If there is a day that every parent fears it’s the day that your pride and joy learns how to drive. What kind of driver will they be? Can I trust them to drive my car? Should I let them drive at night? These are all questions that can keep you up at night, but fortunately, we have tips and tricks so when the time comes instead of hiding the keys on your teen, you’ll hand them over knowing that they will be safe on the open road.
1) Get Them into a Safe Driving Course
It’s essential to get young drivers as much practice as possible behind the wheel, as inexperience can warrant unwanted accidents. Make sure to check with your state’s department of motor vehicles to get an approved list as approved safe driving courses can help your teen gain valuable skills. These types of classes can be taken online or in-person and can last anywhere from six hours to half a day. While most courses are affordable, it is vital to shop around so you can get the best one that suits your budget. The best part about these safe driving courses is you can ask your insurer about a discount for taking these types of safe driving courses.
2) Get the Safest Car You Can
Take it from Tim Short Chrysler of Middleboro (KY,) when buying a car, whether it be new or used, be sure to look at the available safety features. Front and side airbags are essential, as are things like antilock brakes, and head restraints. If an accident should occur, you will feel better knowing these features protect your teen. Buying a safe car can also help lower your insurance premium, making it a massive plus for you!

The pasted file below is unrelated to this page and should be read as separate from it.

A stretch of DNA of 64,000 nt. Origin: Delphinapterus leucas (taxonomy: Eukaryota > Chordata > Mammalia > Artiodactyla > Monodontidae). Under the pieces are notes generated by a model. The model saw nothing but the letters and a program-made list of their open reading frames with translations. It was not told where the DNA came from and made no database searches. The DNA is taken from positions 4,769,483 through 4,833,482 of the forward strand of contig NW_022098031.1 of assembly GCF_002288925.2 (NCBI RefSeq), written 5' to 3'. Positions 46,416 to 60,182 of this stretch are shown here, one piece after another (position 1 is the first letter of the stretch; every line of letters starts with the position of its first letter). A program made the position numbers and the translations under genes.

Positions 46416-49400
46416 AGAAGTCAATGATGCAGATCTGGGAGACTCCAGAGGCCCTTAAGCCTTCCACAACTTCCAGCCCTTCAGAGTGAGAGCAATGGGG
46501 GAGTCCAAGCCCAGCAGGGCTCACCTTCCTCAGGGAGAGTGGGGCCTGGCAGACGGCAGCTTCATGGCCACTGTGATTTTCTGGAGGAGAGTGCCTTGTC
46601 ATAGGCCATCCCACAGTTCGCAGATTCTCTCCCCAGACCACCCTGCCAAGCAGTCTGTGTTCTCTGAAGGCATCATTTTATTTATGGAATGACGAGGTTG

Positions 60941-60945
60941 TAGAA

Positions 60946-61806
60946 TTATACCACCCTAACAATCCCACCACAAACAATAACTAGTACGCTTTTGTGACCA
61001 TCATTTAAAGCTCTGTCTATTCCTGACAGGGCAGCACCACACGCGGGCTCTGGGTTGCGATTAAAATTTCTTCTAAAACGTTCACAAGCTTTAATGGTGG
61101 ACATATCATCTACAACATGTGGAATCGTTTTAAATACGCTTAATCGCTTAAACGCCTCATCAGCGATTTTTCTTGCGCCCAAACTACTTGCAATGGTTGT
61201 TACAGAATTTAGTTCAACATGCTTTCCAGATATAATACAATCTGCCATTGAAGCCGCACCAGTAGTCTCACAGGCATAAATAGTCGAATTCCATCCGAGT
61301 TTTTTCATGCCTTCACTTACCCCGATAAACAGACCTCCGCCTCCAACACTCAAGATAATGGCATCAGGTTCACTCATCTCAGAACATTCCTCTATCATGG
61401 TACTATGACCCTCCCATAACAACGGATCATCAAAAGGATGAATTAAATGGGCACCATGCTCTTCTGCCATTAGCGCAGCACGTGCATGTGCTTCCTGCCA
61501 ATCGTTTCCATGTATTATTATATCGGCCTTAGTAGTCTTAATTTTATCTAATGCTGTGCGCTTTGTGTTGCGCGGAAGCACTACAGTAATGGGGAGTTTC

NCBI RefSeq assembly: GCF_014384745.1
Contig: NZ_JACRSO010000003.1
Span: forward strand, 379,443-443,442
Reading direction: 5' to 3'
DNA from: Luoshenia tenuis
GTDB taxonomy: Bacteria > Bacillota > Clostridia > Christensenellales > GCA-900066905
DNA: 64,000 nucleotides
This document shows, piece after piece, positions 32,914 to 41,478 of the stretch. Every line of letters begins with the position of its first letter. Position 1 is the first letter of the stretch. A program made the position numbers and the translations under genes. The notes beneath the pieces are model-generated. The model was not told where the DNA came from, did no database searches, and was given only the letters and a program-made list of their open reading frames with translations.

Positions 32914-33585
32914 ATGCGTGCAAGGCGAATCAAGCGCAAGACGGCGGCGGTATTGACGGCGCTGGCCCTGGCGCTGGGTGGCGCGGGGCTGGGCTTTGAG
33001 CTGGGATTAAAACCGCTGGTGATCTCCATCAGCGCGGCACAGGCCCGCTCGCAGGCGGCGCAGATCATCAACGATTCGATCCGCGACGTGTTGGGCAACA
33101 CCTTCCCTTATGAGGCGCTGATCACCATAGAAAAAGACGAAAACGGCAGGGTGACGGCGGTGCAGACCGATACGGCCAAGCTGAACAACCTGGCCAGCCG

3) Talk to Your Teen and Practice What You Preach
Driving is a privilege, not a right, and it’s crucial that your child knows this before getting out on the road. Make sure your child knows to drive safely, buckle up, and avoid distractions and the consequences of disobeying those actions. While none of us like to think about our children drinking, it’s also essential to speak to your child about the dangers of drinking and driving. Install a kind of “zero-tolerance” policy and then stick to it. All of these are important so make sure you’re doing the same things when you drive, so you avoid being one of those “do what I say, not as I do” type of parents.
4) Driving Can Get Expensive
If your child has an after-school job, it might be a good idea to have them share at least some of the expenses. If your teen pays for things like gas, a portion of monthly car insurance, and oil changes, they will take driving and car maintenance more seriously and thus be safer on the road.
5) Put a Cap on Night and Bad Weather Driving
Night and lousy weather driving can be hazardous for young drivers. We recommend that you limit our teen from driving at night and bad weather, at least for the first few months. In the meantime, teach your child how to handle driving at night and in bad weather situations confidently. Driving schools can also help your child learn how to manage a skid or hydroplaning incident before facing these situations alone.
Using these tips can help your child gain confidence on the road as well as save you money if you decide to put your child on your car insurance policy. We understand that your child driving can be scary, but setting ground rules and having your teen follow them hopefully will help you breathe a little bit easier.